If the employee pays the fair market value for the equity, there is usually no employee equity incentive. Even in such cases, however, the Swiss authorities may claim taxation as employment participation if the employee had the opportunity to purchase the equity based solely on the employment.
Employee equity incentives typically relate to stock in a corporation limited by shares. Equity in companies with similar features as shares, such as profit participation rights without voting rights or the membership rights of a limited liability company, may also qualify as employment participation for Swiss tax purposes. As regards membership interest in a partnership, this is not entirely clear. While equity incentives for employees not yet partners in the partnership are rather rare, these constellations do occur and should then generally follow the Swiss taxation rules for employment participations with respect to the grant. Regarding the ongoing taxation of partnership interest, however, there are other rules because an investment in a partnership generally qualifies as a self-employed business activity, from a Swiss tax point of view (rather than as employment income or investment income), unless it is a passive investment partnership.
2.2 What are the general Swiss taxation rules for employee participations?
Swiss employment income tax law distinguishes between "genuine" and "non-genuine" employee participations. "Genuine" employee participations are stock/shares and other rights representing a part of the equity of the employer entity or of an affiliate of the employer entity, as well as options for the acquisition of such rights. All other kinds of employee participations, which only represent a prospective entitlement to a cash payment or to equity, such as restricted stock units, phantom stock, or stock appreciation rights, qualify as "non-genuine" employee participations.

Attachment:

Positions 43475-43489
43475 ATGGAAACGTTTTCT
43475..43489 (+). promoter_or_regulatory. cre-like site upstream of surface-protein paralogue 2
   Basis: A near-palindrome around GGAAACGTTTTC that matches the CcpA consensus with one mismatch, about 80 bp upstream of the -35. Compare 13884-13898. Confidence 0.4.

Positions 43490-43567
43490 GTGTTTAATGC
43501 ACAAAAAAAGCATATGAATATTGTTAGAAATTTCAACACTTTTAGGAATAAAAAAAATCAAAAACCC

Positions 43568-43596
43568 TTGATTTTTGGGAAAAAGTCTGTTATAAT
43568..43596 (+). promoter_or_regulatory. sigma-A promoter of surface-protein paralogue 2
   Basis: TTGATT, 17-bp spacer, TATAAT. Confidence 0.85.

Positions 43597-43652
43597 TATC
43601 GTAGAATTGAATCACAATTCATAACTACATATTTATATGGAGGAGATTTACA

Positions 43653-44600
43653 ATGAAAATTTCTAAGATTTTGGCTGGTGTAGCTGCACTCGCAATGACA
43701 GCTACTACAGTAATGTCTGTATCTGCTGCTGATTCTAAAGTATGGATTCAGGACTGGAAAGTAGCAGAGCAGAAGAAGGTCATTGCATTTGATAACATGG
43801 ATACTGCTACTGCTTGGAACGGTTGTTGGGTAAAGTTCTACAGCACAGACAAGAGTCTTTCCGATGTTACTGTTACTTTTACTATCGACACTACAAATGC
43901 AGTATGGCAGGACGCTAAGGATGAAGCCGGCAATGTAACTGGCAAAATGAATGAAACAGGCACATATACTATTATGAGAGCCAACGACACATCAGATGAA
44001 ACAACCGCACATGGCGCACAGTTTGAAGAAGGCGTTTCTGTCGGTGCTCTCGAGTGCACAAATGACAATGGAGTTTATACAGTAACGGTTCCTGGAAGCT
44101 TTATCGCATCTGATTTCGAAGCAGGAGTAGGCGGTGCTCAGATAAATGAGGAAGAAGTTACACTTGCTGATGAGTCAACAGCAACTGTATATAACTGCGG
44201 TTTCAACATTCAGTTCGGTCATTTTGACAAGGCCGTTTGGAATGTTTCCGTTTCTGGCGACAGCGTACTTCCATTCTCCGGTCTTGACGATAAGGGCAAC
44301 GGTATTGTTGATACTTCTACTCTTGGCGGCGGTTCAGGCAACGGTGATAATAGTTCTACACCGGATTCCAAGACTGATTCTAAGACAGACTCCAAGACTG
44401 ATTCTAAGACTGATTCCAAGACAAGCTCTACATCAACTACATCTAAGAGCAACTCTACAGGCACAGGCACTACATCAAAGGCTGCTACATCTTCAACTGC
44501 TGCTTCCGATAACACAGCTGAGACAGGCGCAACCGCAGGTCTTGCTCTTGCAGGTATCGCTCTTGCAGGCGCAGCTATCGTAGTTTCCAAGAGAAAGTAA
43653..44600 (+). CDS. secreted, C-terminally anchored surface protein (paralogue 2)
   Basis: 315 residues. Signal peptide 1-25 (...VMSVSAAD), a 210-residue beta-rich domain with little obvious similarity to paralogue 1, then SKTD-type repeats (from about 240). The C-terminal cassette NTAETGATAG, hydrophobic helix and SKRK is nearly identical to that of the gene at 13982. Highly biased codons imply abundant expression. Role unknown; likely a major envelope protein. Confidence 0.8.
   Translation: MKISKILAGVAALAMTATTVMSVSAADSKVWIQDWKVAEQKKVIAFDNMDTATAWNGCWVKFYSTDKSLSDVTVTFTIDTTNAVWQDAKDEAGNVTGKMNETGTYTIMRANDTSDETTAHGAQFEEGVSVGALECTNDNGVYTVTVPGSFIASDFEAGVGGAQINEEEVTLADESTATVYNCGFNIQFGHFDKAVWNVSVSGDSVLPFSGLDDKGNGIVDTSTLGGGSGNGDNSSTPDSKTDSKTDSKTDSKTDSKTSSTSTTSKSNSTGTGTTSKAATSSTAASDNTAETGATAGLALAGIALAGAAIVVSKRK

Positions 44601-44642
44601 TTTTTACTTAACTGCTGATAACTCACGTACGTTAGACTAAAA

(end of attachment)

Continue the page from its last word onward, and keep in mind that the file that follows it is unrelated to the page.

Incentives derived from genuine employee participations, except for options that cannot yet be exercised at grant and/or are not listed, are subject to Swiss employment income tax at the time the employee receives an irrevocable entitlement to the equity (i.e., at vesting). That is, the difference between both the value of the equity at vesting and the purchase price paid by the employee (if any) is subject to Swiss employment income tax. Capital gains achieved after vesting (or capital losses suffered after vesting) are generally tax free (or not tax-deductible).
If a share or similar genuine employee participation is subject to an alienation blocking period, a discount of 6% per year applies to the share’s value at vesting, subject to Swiss employment income tax (discount for up to 10 years). Swiss social security contributions generally follow the Swiss employment income tax treatment.